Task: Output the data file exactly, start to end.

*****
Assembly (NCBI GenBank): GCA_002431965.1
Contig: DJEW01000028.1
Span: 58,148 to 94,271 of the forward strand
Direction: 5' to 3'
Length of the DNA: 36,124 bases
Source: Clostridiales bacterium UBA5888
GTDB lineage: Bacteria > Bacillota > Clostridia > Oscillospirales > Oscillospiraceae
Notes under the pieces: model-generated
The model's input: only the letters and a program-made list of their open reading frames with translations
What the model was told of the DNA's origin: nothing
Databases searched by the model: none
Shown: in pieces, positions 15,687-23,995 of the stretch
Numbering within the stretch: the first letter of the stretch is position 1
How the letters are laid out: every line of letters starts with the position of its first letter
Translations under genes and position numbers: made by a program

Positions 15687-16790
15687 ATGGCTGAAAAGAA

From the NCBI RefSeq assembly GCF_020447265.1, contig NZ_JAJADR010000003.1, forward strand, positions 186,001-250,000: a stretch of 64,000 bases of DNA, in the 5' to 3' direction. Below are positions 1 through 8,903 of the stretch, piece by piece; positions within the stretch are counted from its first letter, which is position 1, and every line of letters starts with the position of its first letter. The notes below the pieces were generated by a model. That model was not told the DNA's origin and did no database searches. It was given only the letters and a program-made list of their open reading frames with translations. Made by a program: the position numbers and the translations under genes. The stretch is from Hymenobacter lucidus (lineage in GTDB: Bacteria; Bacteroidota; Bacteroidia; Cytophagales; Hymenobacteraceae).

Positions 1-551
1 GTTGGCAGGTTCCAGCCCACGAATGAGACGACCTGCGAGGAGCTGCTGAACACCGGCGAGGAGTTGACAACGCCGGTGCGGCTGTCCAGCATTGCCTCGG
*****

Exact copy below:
Assembly (NCBI GenBank): GCA_002431965.1
Contig: DJEW01000028.1
Span: 58,148 to 94,271 of the forward strand
Direction: 5' to 3'
Length of the DNA: 36,124 bases
Source: Clostridiales bacterium UBA5888
GTDB lineage: Bacteria > Bacillota > Clostridia > Oscillospirales > Oscillospiraceae
Notes under the pieces: model-generated
The model's input: only the letters and a program-made list of their open reading frames with translations
What the model was told of the DNA's origin: nothing
Databases searched by the model: none
Shown: in pieces, positions 15,687-23,995 of the stretch
Numbering within the stretch: the first letter of the stretch is position 1
How the letters are laid out: every line of letters starts with the position of its first letter
Translations under genes and position numbers: made by a program

Positions 15687-16790
15687 ATGGCTGAAAAGAA

From the NCBI RefSeq assembly GCF_020447265.1, contig NZ_JAJADR010000003.1, forward strand, positions 186,001-250,000: a stretch of 64,000 bases of DNA, in the 5' to 3' direction. Below are positions 1 through 8,903 of the stretch, piece by piece; positions within the stretch are counted from its first letter, which is position 1, and every line of letters starts with the position of its first letter. The notes below the pieces were generated by a model. That model was not told the DNA's origin and did no database searches. It was given only the letters and a program-made list of their open reading frames with translations. Made by a program: the position numbers and the translations under genes. The stretch is from Hymenobacter lucidus (lineage in GTDB: Bacteria; Bacteroidota; Bacteroidia; Cytophagales; Hymenobacteraceae).

Positions 1-551
1 GTTGGCAGGTTCCAGCCCACGAATGAGACGACCTGCGAGGAGCTGCTGAACACCGGCGAGGAGTTGACAACGCCGGTGCGGCTGTCCAGCATTGCCTCGG